It’s not the feast day of Saint Michael; granted. It’s not deep autumn. But Lent is certainly a spiritual-warfare time of the year, in fact more so even than the feast of Saint Michael (and the build-up to Halloween).
The reasons are obvious: It was during the Forty Days that Jesus confronted the devil in the desert and atop the temple (Luke 4:9). It was just before Calvary that demons infused Judas and then the throngs screaming for His crucifixion. And it was on Calvary that He ultimately and forever defeated Satan.
The main mission of Jesus — as He said Himself — was waging war with Satan. “The reason the Son of God appeared was to destroy the works of the devil” (1 John 3:8). Note how personal it was; the Bible is not speaking about generic evil and simple sinfulness (though He certainly fought that) but specifically the works and deceptive webs of His adversary.
We live at a time when, as during Lent, and Halloween, the veil is thin. Compounding that, our era is one in which the devil has manifested in blatant ways. If you feel afflicted by strange intransigent problems, consider that a demon or demons may be behind it. (“I bind and command you out Satan, in the Name of Jesus.”) We see possible examples of such manifestations (and that thinning veil) not only in mystical literature but now in secular news — examples of phantoms that boldly and actually now materialize around us.
Some of the cases are not new — just documented in a vivid way in our modern internet time.
Said a site called LiveScience last week, “For hundreds of years, people have looked up at the hazy peaks of California’s Santa Lucia Mountains at sunset and seen tall, cloaked figures staring back. Then, within moments, the eerie silhouettes disappear.
“These twilight apparitions are known as the Dark Watchers — shady, sometimes 10-foot-tall (3 meters) men bedecked in sinister hats and capes. They primarily appear in the afternoon, and according to a recent article on SFGate.com, visitors to California have seen them perched ominously on the mountaintops for more than three hundred years.
“‘When the Spanish arrived in the 1700s, they began calling the apparitions los Vigilantes Oscuros (literally “the dark watchers”),’ Katie Dowd wrote in the article. ‘And as Anglo American settlers began staking claims in the region, they too felt the sensation of being watched from the hills.”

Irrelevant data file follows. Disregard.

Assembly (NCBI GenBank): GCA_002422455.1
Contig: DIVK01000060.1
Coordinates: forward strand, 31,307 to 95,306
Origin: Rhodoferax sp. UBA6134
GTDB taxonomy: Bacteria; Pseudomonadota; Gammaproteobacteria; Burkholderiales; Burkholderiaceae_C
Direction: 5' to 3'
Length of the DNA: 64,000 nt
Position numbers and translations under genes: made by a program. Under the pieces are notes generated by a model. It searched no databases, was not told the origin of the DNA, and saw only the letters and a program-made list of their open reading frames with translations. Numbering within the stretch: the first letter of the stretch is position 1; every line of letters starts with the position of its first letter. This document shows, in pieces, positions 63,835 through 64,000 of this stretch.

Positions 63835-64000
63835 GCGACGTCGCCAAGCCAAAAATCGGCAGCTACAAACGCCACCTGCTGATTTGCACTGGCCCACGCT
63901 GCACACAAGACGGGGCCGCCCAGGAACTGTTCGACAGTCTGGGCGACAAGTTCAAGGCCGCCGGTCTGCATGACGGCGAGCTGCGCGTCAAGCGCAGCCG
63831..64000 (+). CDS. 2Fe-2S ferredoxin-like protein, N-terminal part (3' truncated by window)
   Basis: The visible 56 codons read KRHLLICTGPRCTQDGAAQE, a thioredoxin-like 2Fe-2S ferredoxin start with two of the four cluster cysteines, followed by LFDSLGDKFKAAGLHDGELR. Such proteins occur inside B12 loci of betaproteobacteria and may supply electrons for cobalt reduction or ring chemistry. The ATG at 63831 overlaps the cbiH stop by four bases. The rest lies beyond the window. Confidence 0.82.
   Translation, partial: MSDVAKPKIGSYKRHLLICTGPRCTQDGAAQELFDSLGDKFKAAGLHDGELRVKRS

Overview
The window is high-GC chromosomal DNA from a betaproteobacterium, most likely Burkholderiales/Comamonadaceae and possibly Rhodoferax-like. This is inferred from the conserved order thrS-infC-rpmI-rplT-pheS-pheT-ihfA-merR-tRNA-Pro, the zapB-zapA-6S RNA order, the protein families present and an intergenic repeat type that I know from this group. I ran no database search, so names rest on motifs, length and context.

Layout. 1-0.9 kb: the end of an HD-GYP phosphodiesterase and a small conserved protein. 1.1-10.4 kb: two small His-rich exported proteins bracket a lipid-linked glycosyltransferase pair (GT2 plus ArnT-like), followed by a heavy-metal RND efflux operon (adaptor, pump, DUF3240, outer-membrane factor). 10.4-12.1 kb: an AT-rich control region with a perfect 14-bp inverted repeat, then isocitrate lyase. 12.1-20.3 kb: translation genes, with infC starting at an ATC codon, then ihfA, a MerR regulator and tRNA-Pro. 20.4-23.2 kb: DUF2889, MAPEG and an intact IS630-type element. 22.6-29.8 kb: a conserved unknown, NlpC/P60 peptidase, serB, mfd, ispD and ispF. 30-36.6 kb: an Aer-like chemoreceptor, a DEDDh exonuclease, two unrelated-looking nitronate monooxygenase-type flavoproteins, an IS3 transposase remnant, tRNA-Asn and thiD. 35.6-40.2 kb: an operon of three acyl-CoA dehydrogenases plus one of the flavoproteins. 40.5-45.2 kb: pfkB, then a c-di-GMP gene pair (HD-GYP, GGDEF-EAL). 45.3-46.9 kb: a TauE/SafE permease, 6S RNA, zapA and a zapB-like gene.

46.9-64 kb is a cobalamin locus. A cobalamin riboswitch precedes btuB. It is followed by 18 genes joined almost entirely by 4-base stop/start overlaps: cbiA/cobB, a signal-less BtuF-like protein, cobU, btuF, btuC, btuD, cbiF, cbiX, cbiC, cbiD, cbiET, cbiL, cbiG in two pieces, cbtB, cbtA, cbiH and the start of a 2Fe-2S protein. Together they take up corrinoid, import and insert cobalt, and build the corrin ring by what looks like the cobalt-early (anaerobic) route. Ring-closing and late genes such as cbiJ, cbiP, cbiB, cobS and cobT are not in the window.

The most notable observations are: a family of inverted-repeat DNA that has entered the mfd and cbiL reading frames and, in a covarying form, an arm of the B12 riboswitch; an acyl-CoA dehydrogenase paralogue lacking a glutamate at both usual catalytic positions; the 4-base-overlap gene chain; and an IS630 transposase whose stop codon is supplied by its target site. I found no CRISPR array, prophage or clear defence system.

(Below is another view of the “specter.”)
There are powers. There are principalities. There is a phenomenal dearth of teaching about them in our time in our Church. Evil always watches. But so do angels.
On to the London Mail:
“A terrified grandma is begging for help after capturing ‘a demon’ standing over her grandchild’s bed — just days after the toddler was heard warning an invisible intruder to ‘go away,'” it informs us.
“Tory McKenzie, 41, set up a motion-activated camera at her son’s house after complaints his two-year-old daughter Amber McKenzie was talking to something unseen in the middle of the night.
“The grandma checked her camera’s app four days later to find a bone-chilling image of a figure standing inches away from the sleeping tot and her seven-month-old brother Michael McKenzie, with ‘a horn on its head and long claws.'”
Tory, these simple words: “I plead the Blood. The Lord rebuke you, Satan.”
We need not be afraid of the devil, if we invoke Christ, and know Him personally.
The evil one needs to be — and is — afraid of us.
We are the beneficiaries, the inheritors, of Calvary.
And interesting it is, with the phantoms showing themselves so boldly, how on the other hand it is the time of Saint Joseph.
His feast day. His year.
What a brilliant stroke this was, declaring it the year of Saint Joseph who is known by the title “Terror of Demons.”
[resources: Michael Brown Prayer of the Warrior]
[Footnote: The sneakiness of evil can be surprising. A former Satanist from New York City, John Ramirez, claims that “I Love Lucy” purveyed an occult invocation by way of “Ricky Ricardo’s” signature song, “Babalú,” a Cuban popular afro song written by Margarita Lecuona. “The song title is a reference to the Santería deity Babalú Ayé, ” says Wikipedia: “In the song’s lyrics, originally written in Spanish creole, the singer wonders aloud what to do with a statue of Babalú Ayé, now that a Santería rite had been invoked by others. He suggests that seventeen candles be lit up, in the shape of a cross, and that a cigar and aguardiente be brought to him, as to pay homage to the deity. He then requests good luck, love from his beloved woman, and safety and protection to both.
“Babalú” was the signature song of the fictional television character Ricky Ricardo, played by Desi Arnaz in the television comedy series I Love Lucy, though it was already an established musical number for Arnaz in the 1940s as evidenced in the 1946 film short Desi Arnaz and His Orchestra.”]